Ingrid Siliakus Constructs Intricate Architecture Out of Paper

by Abby Lynn KlinkenbergPosted on

Specializing in the Japanese art form of paper architecture, Amsterdam-based artist Ingrid Siliakus creates incredibly detailed architectural masterpieces from single pieces of paper. In order to achieve a final result with the complexity and beauty that she intends, Siliakus may produce anywhere from 20 to over 30 prototypes: “Paper architecture does not bare haste, it is its enemy,” she says. “One moment of loss of concentration can lead to failure of a piece.”

She produces both abstract works and architectural pieces, for which she finds inspiration in M.C. Escher and Gaudi respectively. Siliakus takes care in the craft and finds herself navigating an ever-evolving and always-demanding relationship with paper: “Working with paper forces me to be humble, since this medium has a character of its own that asks for cooperation… Working with paper the way I do, namely by means of cutting and folding creating paper structures, asks me to work with a meditative precision.”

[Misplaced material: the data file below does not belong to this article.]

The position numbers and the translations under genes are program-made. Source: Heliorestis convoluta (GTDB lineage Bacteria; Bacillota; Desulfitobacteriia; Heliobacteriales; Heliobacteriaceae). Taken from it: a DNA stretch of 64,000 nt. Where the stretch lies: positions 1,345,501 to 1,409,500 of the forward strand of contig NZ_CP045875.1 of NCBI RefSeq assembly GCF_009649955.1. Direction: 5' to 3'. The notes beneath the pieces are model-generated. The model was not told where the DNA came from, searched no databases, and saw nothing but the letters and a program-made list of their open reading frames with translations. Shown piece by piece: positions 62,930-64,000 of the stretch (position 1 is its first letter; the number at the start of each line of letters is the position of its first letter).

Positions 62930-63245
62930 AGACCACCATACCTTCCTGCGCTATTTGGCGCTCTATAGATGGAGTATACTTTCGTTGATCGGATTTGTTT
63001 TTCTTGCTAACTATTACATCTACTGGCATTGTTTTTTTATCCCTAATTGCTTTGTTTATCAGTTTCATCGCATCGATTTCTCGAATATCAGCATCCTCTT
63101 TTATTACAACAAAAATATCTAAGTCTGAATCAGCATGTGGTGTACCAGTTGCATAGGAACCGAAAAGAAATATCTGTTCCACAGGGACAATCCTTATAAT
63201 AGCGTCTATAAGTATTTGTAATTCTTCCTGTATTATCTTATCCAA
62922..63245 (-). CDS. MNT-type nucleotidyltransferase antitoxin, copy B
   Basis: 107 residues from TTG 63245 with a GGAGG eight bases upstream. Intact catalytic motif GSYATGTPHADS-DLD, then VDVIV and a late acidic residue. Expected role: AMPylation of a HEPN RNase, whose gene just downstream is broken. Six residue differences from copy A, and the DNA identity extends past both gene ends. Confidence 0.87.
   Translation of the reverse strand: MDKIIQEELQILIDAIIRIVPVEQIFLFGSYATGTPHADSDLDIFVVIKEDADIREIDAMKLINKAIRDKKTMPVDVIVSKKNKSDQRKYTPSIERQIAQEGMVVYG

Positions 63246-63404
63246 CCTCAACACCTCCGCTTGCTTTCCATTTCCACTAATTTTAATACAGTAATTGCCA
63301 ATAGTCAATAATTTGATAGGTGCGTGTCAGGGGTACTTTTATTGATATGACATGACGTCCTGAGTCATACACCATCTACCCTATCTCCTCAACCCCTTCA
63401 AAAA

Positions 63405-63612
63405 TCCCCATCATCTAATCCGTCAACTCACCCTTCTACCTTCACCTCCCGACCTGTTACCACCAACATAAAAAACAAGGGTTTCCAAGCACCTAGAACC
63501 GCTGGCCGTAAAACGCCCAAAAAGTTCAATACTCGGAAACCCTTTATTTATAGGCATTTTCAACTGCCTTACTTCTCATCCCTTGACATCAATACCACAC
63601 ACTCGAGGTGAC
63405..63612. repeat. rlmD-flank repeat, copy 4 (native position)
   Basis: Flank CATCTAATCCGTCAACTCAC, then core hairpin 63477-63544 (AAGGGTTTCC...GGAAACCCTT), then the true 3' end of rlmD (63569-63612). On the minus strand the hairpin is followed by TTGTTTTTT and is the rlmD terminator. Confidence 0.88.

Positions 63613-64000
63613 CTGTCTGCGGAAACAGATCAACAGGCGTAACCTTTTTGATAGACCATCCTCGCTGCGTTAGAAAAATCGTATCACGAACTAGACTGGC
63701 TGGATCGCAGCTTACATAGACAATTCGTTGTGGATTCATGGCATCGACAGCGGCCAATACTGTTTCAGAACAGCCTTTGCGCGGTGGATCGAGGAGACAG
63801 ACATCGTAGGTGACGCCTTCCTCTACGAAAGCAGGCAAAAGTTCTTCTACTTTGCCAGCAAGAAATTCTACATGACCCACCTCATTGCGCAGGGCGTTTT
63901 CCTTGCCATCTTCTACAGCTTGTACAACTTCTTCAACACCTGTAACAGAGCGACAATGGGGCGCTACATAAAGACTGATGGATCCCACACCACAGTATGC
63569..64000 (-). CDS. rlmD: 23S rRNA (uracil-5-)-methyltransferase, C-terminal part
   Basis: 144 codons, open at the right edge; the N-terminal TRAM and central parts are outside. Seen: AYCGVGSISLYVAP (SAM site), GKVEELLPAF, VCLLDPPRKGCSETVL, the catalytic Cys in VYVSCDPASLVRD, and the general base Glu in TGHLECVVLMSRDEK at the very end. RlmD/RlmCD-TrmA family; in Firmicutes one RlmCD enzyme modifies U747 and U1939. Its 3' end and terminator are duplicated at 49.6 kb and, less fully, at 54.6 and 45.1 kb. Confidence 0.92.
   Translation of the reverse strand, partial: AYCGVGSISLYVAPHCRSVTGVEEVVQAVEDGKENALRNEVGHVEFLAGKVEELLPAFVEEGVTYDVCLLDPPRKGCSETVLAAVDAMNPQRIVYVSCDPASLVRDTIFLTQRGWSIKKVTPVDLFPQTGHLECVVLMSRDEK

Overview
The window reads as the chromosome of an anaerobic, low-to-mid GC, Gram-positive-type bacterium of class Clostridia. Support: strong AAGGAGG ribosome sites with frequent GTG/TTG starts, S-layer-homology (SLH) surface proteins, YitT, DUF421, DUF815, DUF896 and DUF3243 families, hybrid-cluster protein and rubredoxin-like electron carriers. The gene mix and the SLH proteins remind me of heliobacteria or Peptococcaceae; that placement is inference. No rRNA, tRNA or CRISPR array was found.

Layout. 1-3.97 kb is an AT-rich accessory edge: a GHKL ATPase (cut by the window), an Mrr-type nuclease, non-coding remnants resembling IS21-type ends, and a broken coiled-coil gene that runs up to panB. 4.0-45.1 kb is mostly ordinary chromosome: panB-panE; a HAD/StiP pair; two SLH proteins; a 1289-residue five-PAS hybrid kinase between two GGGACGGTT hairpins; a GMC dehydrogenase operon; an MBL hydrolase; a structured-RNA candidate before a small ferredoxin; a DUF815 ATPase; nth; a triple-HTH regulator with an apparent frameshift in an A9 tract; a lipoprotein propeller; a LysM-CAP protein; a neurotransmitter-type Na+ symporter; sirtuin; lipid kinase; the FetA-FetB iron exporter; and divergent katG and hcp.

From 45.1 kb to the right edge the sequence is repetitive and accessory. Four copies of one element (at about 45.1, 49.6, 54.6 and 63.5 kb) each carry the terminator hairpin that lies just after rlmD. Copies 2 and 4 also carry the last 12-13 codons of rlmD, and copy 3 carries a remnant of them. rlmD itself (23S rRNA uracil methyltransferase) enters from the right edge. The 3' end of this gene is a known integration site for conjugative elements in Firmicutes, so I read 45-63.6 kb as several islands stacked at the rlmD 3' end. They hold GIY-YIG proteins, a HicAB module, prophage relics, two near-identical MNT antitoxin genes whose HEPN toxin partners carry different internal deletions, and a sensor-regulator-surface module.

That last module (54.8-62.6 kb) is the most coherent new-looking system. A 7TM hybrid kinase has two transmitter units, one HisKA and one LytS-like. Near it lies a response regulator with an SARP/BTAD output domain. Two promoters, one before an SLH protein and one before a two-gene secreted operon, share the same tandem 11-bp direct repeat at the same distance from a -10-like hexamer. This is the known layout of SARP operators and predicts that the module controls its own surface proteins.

While her work requires incredible accuracy and consistency, it is also a fundamentally creative task- she turns a flat and nondescript sheet of paper into an architectural marvel. She generates complexity out of simplicity. It is that sense of creation itself—imposing her vision onto the paper- that drives Siliakus’ love for the craft: “I experience an ultimate satisfaction at the moment when the paper, with a silenced sigh, surrenders and becomes a blade-sharp crease. The sound of the paper, which guides the surrendering, to me is incomparable.”

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